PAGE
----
AUSTIN - The Austin Police Department is in the process of phasing out its whole fleet of Ford Explorers – nearly 400 SUVs.
This comes after dozens of reports of carbon monoxide poisoning over the last several months, followed by an investigation by federal authorities and the Ford Motor Company.
Saturday was the first day of transition.
The east substation was the first to start the process.
Assistant Chief Troy Gay said the substation was hit hardest by the carbon monoxide issues.
"The equipment in it is anything from fire extinguishers, our throw ropes for our vests,” said assistant chief Troy Gay. “Our sticks that we throw when we get into pursuits."
Asst. Chief Gay said all the equipment, including technical items like computer systems to in-camera car system to radio, are being taken out of the police utility interceptors or Ford Explorers. All 397 of them.
They will be replaced with about 240 existing cars.
APD said 62 officers have filed for workers’ compensation for carbon monoxide symptoms. Three of those are on no-duty status.
"There is nothing we take more seriously than providing you with the safest and most reliable vehicles," said Hau Thai-Tang, executive vice president of Product Development and Purchasing at Ford.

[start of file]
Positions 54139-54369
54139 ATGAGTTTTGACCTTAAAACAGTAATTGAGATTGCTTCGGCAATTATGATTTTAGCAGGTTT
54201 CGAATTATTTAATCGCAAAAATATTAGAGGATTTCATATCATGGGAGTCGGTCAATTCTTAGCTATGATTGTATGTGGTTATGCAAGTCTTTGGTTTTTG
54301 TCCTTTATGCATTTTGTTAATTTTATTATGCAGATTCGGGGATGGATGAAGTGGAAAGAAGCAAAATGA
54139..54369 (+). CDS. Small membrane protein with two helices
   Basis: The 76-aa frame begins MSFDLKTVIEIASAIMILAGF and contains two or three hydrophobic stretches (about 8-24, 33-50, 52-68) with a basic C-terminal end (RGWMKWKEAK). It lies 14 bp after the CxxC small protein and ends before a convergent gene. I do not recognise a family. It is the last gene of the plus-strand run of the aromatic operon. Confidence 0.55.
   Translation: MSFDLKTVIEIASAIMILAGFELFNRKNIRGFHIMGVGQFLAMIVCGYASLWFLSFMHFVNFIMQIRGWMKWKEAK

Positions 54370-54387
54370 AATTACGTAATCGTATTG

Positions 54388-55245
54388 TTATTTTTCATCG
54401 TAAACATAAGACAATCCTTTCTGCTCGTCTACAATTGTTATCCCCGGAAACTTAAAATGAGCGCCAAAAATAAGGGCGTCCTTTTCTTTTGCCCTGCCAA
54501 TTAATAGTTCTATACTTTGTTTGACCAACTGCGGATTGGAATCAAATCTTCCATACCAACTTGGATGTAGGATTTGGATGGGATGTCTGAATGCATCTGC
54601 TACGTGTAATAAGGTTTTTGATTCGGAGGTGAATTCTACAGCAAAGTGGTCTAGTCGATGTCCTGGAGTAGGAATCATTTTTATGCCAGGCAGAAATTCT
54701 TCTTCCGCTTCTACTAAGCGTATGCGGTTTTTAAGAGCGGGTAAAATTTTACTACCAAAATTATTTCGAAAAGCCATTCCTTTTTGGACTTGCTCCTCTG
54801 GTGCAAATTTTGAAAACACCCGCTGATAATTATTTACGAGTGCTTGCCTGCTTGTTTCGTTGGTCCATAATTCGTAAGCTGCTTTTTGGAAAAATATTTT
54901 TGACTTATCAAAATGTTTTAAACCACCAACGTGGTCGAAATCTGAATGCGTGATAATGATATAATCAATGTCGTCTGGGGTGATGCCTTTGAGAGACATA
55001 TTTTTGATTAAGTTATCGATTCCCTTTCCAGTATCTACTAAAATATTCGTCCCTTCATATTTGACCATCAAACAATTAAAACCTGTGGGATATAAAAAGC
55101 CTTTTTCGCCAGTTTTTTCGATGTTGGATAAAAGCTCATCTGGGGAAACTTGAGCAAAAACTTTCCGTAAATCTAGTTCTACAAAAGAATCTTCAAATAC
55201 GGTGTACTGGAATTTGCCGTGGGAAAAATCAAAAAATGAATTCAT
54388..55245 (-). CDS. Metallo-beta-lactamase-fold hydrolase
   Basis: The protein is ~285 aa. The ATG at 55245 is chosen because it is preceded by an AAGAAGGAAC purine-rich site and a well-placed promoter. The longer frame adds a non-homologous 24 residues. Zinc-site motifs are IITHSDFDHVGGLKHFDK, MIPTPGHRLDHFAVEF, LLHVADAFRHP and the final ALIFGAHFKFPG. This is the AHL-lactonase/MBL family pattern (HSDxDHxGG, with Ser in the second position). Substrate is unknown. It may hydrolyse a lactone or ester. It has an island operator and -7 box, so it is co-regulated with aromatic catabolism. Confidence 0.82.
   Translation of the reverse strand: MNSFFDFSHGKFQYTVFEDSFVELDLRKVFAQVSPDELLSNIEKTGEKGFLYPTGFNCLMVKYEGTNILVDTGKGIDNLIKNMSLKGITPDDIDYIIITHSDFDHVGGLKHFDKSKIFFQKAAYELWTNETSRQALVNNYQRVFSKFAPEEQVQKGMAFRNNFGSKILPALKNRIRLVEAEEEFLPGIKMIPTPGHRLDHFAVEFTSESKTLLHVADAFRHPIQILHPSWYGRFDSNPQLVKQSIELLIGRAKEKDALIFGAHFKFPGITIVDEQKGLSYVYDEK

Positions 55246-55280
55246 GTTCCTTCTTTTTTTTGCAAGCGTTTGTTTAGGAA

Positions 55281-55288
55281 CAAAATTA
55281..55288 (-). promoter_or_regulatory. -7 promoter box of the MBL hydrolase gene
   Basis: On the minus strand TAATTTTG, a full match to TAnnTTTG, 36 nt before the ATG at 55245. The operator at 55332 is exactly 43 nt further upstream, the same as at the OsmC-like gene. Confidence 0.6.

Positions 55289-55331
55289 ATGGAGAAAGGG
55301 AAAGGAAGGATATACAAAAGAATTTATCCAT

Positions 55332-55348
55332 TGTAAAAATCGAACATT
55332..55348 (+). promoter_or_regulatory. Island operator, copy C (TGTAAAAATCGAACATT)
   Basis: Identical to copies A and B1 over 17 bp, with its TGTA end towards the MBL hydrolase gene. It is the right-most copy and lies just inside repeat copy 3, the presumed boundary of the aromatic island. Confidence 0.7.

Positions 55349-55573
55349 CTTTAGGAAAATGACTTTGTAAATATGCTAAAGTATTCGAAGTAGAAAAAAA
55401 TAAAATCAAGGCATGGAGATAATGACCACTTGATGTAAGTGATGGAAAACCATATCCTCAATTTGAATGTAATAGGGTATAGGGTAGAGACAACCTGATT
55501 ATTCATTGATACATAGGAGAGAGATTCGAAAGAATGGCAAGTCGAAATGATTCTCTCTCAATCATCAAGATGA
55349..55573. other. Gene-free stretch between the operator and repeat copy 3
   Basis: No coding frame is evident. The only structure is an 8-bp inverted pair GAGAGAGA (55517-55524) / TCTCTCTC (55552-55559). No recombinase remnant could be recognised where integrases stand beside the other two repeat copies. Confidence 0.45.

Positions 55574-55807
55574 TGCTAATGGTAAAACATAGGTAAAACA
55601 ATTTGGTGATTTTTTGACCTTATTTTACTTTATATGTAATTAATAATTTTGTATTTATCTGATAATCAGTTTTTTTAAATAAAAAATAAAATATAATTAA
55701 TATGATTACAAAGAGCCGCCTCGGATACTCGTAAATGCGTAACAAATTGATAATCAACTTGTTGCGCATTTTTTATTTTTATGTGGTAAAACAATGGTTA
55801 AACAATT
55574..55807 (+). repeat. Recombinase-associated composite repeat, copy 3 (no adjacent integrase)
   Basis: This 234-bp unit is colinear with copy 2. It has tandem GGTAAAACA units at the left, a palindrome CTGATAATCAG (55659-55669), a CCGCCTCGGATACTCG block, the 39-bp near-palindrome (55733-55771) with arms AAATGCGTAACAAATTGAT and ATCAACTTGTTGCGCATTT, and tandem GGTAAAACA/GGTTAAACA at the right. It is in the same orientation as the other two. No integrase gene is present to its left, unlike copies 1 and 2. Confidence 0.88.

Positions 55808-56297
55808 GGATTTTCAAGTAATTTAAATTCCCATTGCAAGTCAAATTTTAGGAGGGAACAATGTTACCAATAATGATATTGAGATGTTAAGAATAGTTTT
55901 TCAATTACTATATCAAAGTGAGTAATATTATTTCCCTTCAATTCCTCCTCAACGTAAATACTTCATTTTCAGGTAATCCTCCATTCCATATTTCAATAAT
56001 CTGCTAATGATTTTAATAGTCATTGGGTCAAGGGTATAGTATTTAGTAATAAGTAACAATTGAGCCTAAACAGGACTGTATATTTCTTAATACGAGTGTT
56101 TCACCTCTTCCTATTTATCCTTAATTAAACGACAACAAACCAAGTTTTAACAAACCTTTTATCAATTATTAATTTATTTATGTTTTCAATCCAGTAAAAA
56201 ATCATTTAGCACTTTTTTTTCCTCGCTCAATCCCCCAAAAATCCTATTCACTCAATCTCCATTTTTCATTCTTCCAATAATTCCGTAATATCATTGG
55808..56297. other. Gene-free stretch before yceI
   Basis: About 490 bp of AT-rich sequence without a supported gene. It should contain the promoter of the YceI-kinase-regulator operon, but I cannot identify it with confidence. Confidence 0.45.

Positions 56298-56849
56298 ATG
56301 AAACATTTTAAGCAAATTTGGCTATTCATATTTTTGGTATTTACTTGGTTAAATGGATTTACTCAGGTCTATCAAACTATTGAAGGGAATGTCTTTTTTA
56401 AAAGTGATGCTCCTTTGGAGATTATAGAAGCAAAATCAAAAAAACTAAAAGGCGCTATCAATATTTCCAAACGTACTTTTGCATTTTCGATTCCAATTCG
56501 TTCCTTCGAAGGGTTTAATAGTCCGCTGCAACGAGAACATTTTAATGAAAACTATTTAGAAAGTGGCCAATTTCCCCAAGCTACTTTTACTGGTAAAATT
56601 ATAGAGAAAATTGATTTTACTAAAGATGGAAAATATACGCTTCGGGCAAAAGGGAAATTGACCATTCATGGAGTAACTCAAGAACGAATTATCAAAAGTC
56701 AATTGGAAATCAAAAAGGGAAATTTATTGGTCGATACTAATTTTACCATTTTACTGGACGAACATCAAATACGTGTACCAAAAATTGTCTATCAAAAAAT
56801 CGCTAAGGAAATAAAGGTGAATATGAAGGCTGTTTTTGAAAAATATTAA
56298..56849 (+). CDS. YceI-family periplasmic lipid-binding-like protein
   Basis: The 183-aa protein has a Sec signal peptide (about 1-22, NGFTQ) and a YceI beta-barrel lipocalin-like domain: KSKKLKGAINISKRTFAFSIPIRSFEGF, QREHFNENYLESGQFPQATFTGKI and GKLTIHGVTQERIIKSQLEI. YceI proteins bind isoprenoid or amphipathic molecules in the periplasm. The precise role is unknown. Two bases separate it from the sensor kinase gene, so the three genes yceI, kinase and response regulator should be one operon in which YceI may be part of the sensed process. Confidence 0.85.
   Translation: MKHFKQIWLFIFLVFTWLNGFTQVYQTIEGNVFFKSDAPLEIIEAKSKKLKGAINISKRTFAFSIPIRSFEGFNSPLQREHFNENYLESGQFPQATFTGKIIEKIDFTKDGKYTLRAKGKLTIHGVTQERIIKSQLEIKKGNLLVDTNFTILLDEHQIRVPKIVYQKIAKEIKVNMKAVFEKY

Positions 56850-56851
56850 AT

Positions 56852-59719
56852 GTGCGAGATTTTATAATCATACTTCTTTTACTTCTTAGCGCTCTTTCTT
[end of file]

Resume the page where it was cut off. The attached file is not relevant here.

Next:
In the meantime, Asst. Chief Gay said officers will ride in Ford Crown Victorias or sedan interceptors – some unmarked. Officers may have to double up.
Interim Chief Brian Manley addressed the issue, particularly response times, Friday.
"We're going to look to see if there's an increase in crime in a certain neighborhood, or a new crime hot spot that pops up,” said Chief Manley. “Or if response times are impacted more greatly in one part of the city or another. And as we always do, we will respond to that and make the necessary changes."
Another issue is size.
One of the reasons APD purchased Ford Explorers was because “it was a little bit easier to get prisoners in and out of the backseat,” said Asst. Chief Gay. “The Sedan is a smaller vehicle, so it's a challenge to get a large individuals in and out of that particular vehicle."
But Asst. Chief Gay said he is confident APD has the ability to do its job.
The transition is expected to finish by the end of Monday.
The Austin Police Department said it is tracking the cost associated with the carbon monoxide issues but has not released a concrete number yet.
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